The credit crunch and Eurozone crisis have left many at odds with financial institutions, but the recent success of Bitcoin is challenging our understanding of money and forcing a rethink of our relationships with banks and governments. Could this trend towards crypto-currencies be the most economically disruptive movement imaginable?
Claimed by some to be the world’s best performing currency, the value of a single Bitcoin exceeded $1,000 recently for the first time in its short history, and it shows no sign of slowing down following a US Senate committee hearing in November which deemed virtual currencies as a “legitimate financial service”. The recent valuation is in stark contrast to just three years ago when one of the currency’s earliest evangelists, a Floridian going by the name Lazlo, offered to trade 10,000 Bitcoins for a couple of pizzas in a bid to drive acceptance of the tender. Someone took him up on the offer and, if they’ve been lucky enough to keep hold of their remuneration, it is now worth more the $10m. Another early adopter proved himself to be anything but lucky, however, with hapless IT worker James Howells recently sparking a treasure hunt at a Welsh landfill after inadvertently binning a hard drive holding 7,500 Bitcoins that he had amassed in 2009. After realising his mistake, and that his collection was now worth $7.5m, Howells went to the landfill site in south Wales where the manager showed him a tip the size of a football field and explained his hard drive could be four or five feet deep. Indeed much has been made of the cryptocurrency of late, in the press and in the halls of power, with it “capturing the imaginations of some, striking fear among others, and confusing the heck out of the rest of us,” as senator Thomas Carper remarked to the US Senate. And there’s no doubt that much of the discussion around Bitcoin is a result of it being used for purchases from Silk Road – an online black market which, until it was closed down by the FBI in October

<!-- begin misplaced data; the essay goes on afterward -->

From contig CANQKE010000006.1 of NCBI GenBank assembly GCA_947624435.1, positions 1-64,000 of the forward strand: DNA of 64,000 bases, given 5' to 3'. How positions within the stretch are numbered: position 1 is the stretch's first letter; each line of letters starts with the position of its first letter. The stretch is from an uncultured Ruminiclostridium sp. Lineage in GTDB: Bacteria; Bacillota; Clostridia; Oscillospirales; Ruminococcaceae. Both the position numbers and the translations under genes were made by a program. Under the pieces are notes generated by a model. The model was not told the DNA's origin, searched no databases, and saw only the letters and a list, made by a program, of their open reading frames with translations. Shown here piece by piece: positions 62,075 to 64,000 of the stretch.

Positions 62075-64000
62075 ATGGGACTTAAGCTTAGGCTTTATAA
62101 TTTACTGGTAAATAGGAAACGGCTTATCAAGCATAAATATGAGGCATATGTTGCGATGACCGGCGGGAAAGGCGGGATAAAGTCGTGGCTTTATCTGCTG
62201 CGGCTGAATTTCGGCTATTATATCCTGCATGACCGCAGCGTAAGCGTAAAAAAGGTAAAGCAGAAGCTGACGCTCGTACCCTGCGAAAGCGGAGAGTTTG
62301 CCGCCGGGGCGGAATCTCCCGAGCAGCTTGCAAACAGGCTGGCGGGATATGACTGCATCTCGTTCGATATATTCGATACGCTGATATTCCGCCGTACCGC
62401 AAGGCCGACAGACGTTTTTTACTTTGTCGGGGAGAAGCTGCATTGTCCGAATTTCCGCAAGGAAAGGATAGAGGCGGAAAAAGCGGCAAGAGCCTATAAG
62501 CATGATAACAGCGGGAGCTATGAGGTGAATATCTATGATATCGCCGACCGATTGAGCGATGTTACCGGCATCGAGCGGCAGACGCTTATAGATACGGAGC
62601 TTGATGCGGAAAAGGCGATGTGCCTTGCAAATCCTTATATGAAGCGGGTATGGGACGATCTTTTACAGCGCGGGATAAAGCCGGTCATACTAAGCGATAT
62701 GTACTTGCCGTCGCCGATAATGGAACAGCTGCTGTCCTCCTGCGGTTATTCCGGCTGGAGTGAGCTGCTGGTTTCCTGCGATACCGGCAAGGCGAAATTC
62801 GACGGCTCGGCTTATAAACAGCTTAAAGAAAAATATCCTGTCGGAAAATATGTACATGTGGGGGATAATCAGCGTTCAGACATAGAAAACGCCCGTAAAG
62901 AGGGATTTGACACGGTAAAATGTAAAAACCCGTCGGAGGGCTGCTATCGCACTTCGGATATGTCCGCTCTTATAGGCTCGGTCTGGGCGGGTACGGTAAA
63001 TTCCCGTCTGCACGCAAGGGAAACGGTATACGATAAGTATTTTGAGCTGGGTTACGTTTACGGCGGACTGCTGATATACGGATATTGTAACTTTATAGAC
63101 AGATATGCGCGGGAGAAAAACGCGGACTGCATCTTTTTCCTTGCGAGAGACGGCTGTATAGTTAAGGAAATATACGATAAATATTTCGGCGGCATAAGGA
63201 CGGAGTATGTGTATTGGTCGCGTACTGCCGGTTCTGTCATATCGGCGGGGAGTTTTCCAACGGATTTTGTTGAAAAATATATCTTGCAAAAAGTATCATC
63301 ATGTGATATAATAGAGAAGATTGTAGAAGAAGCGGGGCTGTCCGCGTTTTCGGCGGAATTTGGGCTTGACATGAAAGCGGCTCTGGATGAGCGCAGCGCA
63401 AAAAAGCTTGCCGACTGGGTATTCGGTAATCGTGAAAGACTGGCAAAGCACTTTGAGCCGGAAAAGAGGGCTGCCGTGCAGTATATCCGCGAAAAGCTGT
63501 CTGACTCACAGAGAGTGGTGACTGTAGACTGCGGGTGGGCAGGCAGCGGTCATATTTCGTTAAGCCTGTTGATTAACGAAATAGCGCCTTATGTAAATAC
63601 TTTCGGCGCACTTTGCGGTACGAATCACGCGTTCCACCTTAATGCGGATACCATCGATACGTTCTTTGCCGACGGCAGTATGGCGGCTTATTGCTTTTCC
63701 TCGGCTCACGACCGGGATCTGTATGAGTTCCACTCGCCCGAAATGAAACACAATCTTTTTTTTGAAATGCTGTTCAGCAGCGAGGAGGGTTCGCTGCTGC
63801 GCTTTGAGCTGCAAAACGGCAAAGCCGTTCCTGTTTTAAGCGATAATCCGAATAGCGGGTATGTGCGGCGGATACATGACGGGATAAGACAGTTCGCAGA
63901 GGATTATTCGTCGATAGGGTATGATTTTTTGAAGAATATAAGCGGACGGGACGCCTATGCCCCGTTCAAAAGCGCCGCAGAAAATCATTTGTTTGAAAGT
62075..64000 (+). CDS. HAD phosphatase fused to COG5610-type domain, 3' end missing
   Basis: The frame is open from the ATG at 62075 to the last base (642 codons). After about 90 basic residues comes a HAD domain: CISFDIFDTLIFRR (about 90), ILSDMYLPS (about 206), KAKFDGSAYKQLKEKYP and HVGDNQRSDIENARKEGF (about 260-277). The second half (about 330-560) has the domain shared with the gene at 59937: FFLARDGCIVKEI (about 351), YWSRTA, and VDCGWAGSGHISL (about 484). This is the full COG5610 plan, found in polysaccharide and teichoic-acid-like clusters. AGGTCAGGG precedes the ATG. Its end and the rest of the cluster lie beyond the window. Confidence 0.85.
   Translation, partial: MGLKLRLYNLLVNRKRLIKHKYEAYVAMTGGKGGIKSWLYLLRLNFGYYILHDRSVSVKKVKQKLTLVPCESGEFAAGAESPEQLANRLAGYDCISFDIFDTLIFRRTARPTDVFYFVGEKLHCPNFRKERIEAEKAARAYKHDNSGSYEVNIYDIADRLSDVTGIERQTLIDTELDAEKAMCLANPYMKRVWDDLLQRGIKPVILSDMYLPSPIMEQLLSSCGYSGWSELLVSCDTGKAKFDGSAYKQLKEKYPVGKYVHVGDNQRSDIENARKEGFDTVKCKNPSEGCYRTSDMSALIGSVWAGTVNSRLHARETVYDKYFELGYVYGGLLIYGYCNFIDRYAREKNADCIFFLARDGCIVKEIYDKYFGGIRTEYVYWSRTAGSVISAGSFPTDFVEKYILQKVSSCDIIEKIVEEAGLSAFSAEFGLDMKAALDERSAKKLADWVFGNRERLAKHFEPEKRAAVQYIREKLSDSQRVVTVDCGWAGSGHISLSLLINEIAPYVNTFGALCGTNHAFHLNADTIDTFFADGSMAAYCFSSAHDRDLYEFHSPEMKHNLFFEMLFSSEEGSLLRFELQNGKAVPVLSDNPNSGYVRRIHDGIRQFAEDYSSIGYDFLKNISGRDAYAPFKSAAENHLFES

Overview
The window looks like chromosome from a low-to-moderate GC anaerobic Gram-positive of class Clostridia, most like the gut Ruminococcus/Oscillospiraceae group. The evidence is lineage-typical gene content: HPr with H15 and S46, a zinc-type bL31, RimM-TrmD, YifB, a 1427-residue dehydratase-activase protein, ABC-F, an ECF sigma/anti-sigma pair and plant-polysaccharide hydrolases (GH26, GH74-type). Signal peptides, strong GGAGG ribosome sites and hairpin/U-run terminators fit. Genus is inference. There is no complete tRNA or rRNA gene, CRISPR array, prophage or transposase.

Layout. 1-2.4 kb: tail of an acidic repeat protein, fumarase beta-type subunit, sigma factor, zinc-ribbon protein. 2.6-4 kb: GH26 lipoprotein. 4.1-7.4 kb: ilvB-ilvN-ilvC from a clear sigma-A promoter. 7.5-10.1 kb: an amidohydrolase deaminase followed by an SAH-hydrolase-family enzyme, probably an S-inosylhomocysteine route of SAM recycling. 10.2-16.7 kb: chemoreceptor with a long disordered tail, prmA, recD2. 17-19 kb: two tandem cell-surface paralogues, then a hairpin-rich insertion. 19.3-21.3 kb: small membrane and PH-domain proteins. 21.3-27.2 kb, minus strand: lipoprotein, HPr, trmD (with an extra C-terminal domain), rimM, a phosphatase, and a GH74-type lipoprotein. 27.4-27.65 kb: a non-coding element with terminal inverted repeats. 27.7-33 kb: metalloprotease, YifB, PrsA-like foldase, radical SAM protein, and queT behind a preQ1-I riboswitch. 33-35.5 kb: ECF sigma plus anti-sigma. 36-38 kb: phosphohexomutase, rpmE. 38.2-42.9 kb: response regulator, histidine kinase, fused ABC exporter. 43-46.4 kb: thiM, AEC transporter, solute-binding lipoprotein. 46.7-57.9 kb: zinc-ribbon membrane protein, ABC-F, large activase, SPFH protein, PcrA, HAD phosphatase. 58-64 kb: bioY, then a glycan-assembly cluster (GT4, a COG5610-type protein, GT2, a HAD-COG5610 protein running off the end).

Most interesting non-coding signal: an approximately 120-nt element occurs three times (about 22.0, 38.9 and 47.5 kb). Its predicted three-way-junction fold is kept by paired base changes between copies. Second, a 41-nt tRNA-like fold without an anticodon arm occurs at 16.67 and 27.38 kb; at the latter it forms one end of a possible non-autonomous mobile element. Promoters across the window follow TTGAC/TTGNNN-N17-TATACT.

, could best be described as ‘eBay for drugs’. The virtual currency’s popularity, you see, is in part due to the difficulty of tracing transactions. Of course, Bitcoin now holds appeal beyond the recreational drug user too timid to fraternise with their local dealer. And, although Silk Road 2.0 and several other Silk Road competitors have come and gone since the underground website’s demise, the virtual currency is slowly starting to be used for other, more legitimate means beyond those “exploited by malicious actors” as the FBI eloquently put it to the senate. This vote of confidence in the senate is no doubt partly to blame for the recent upsurge in the currency’s value, but another reason may well be the lack of confidence we currently have in our own governments, and of course the banks. Backtracking slightly to fill in some blanks, Bitcoin was founded in 2008 by an anonymous programmer going by the pseudonym Satoshi Nakamoto, and the way that it works is that the virtual tokens are released through a process called ‘mining’, which involves a network of computer solving complex mathematical problems. For each problem solved the ‘miners’ are rewarded with new Bitcoins, giving incentive for people to provide computer processing power to solve the problems. As Bitcoins are released they’re put into a public ledger called the Blockchain before being floated, and becoming completely decentralised currency. It’s not run by the authorities or the state, it’s private, anonymous and fast. As Paul Kemp-Robertson explained to the audience at Ted Global in Edinburgh earlier this year, with more and more services accepting Bitcoin as payment we’re starting to see people placing more trust in technology, with it starting to “trump and disrupt and interrogate traditional institutions and how we think about currencies and money”. It’s news to no one that trust in banks is at an all-time low in many countries around the world, and that hierarchy is having a bit of a wobble. Kemp-Robertson iterates this saying: “It’s all about heterarchical now, so people trust people like themselves more than they trust corporations and governments.” The Contagious Communications co-founder goes on to pose the question: “If you think we’re starting to question and disrupt and interrogate what money means, what our relationship with it is, what defines money, then the ultimate extension of that is, is there a reason for the government to be in charge of money anymore?” It’s a good point and one that obviously strikes a chord with Tom Robinson, co-founder of Elliptic, who explains that Bitcoin removes financial middlemen by enabling direct, secure transactions over the internet. He tells The Drum: “Western Union charges 10 per cent of every money remittance, Visa and Mastercard charge up to three per cent of every merchant transaction. These intermediaries are simply no longer needed, leading to huge cost savings.” Robinson is in the process of building the UK’s first fully regulated virtual currency exchange, so unsurprisingly is quick to sing the praises of Bitcoin, but he makes a very worthy point when he argues that instead of the middlemen, the biggest winners out of the proliferation of virtual currencies will be the world’s unbanked – “the other half of the world’s population, for whom Bitcoin will provide financial services for the first time, and who no longer will have to rely on loan sharks to borrow or hide their wealth in order to save”. Explaining the appeal of this alternative monetary system, he says: “Over the past 30 years we have gone through an enormous technological revolution which has changed the way that commerce takes place and transformed almost every industry on the planet. However, what has barely changed is the way that money works – how payments are made and value stored and transferred at a fundamental level. “Payment systems such as credit cards, PayPal, Western Union are simply clumsy sticking plasters on the old banking system, merely adding extra middlemen and increasing the friction with which money is moved around. “In the past few years we have also seen a dramatic shift in the public perception of the financial world. Events such as the credit crunch, Eurozone crisis, and levies on bank deposits in Cyprus and Argentina, have left many people uneasy with financial institutions and their ability to manage and protect our wealth. “Out of this combination of factors we are seeing financial innovations that challenge in a very fundamental way what money is and how it can be used. Does money have to be issued by a central bank? Do we need trusted financial intermediaries or can we instead trust new technologies to take their place?” While Bitcoin obviously leads the way as the first of the decentralised crypto-currencies, copycats such as Litecoin, Feathercoin and BBQcoin have emerged, but none with anything approaching the user traction or valuation of Bitcoin. One interesting variation to keep an eye on however, is the Google-backed Ripple, which could well signal an onslaught of big brands getting involved in the alternative currency market. Returning to Kemp-Robertson’s Ted talk he tells us, “brands stand or fall on their reputations, and if you think about it reputation has now become a currency”. Reputations are built on trust, consistency and transparency, he explains, “so if you’ve actually decided that you trust a brand, you want a relationship, you want to engage with the brand, you’re already kind of participating in lots of new forms of currency”. There are already untold brands using loyalty as a micro-economy, some of which are hugely successful, such as air miles (there are more unredeemed air miles in the world than there are dollar bills in circulation, according to Kemp- Robertson), Starbucks Star points (these account for 30 per cent of all transactions in Starbucks on any one day) and the recently launched Amazon Coins, a currency which is currently purely for the Kindle, but another great example of currency staying within its ecosystem. Kemp-Robertson sets forth that it’s quite easy to imagine this naturally extended to purchases of “books, music, real-life products, appliances and goods and so on,” with the outcome being that all of a sudden Amazon is “going head to head with the Federal Reserve in terms of how you want to spend your money, what money is, what constitutes money”. Kemp-Robertson leaves a few questions to be lingered over: “Is technology making paper money feel outmoded? Are we decoupling money from the government? Are brands starting to fill the gaps?” It may still seem far fetched and a long way off, but one thing that Bitcoin has shown, according to Elliptic’s Robinson, is that many people would prefer not to have to trust any central authority with their wealth. “Bitcoin’s greatest strength lies in its large and passionate community of users, miners and advocates,” he says, “something which would be difficult to replicate with a centrally administered currency”. But, if there’s one thing that big brands know about by now, it is building large and passionate communities of users and advocates.This article first appeared in the 13 December issue of The Drum. Click here to order your copy